Those living in recovery from alcohol and addiction in the US today face a similar stigma as the AIDS community in the 1980s. Too many people believe and too many federal, state, and local policies support the notion that addiction is rooted in sinfulness and a lack of self-control. The 23.5 million people in recovery in the US today who have overcome their disease should be celebrated and supported. But because the intense stigma they face and the resulting tradition of anonymity in recovery groups, many choose to keep stories a secret from those outside the recovery community. No one knows their names.
Beverly Haberle, a person in recovery interviewed by the documentary, shared her name and her own story in order to illustrate the devastating consequences of anonymity. “I'm a breast cancer survivor,” she says, “and when I was diagnosed with breast cancer, I got off the floor of my oncologist and there was a big sign that says "How can we help you with your recovery?"…they offered all kinds of support and at one point I said to the doctor, "How much is this going to cost?" And he said, "Nothing, it's all part of your treatment. We want you to have the best chance of recovery you possibly can have." Imagine a world where we said that to every person who completed drug treatment programs. Where we wrote the names of survivors and victims and fighters on luminary bags around the high school track the way we do for the cancer research fundraiser, Relay for Life. Imagine if we got together as a community and asked ourselves, what can we do to make our community more supportive to those in recovery? Imagine if we heard Jesus’s invitation to say to one another, “Take heart, get up, he is calling you?”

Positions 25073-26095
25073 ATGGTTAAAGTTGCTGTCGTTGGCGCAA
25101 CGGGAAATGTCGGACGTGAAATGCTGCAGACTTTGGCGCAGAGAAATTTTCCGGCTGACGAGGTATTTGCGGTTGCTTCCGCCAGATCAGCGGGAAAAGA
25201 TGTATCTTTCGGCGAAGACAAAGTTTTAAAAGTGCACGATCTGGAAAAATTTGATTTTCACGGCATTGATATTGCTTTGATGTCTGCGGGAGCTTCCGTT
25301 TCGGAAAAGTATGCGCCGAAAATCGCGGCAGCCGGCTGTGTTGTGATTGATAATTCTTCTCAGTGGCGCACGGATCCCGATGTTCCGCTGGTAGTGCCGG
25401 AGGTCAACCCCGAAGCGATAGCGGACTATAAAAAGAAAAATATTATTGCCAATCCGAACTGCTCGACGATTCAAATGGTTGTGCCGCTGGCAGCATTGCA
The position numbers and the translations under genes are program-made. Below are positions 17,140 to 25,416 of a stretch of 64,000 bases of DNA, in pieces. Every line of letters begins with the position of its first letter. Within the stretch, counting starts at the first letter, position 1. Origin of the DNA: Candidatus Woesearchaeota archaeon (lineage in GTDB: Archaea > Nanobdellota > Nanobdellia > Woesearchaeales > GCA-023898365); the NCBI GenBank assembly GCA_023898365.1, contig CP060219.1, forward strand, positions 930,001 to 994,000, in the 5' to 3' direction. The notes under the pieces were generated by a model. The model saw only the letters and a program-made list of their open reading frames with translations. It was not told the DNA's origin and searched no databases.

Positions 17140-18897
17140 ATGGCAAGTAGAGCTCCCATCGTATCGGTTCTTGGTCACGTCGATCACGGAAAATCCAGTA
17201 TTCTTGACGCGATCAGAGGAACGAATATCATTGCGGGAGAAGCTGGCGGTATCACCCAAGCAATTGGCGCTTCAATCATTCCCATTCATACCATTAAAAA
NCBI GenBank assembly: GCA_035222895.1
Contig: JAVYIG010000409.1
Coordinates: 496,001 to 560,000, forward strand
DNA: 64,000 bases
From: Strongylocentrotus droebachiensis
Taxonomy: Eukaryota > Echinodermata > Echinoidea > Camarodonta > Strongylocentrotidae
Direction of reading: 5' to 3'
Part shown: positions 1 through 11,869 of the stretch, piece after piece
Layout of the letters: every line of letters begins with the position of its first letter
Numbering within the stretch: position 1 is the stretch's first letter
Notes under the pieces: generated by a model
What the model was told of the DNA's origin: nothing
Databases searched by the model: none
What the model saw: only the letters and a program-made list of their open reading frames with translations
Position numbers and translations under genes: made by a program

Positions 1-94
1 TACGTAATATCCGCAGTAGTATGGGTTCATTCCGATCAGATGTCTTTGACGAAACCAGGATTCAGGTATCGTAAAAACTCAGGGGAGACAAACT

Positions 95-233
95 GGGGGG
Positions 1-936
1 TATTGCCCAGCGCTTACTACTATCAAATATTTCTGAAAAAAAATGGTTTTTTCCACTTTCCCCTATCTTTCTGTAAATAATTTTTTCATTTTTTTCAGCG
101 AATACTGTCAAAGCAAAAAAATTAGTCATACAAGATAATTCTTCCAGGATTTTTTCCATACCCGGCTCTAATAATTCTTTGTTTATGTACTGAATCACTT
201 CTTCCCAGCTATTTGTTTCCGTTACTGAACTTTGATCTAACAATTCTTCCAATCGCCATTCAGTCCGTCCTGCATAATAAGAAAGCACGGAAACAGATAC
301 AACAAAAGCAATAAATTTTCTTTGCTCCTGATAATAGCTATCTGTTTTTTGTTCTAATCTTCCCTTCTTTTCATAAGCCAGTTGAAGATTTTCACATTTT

This past Wednesday, the Massachusetts Department of Health released new statistics for opioid overdose deaths in the Commonwealth from 2012-2014. At 31 deaths, the city of Medford ranks among the top 25 communities in the state with the most opioid fatalities. Horrifying numbers like that can work to inspire a deep sense of urgency in our community, but for me it is often a sense of urgency tinged with despair and resignation. It is names, the names of the brave individuals who have cried out and struggled and overcame their addictions, that inspire an urgency of hope within me. Names like Iraq War Veteran Brian Tivnan, or Spoken Word Poet Matt Ganem, who have been standing up and speaking out in Medford about their journeys from addiction to sobriety. Names like Alysia, Keith, and Damon, who courageously came to the screening to represent the work of Medford Overcoming Addiction this past Wednesday. And you and I, we know more names, too. With 23.5 million people in recovery in the US today, and with many more striving to join them, we all know someone whose life has been touched by alcoholism or addiction. What are the names that inspire that urgency of hope within you? I invite you now in the silence that follows to hold one of their names in your heart with me now.
In Jesus’s name we pray,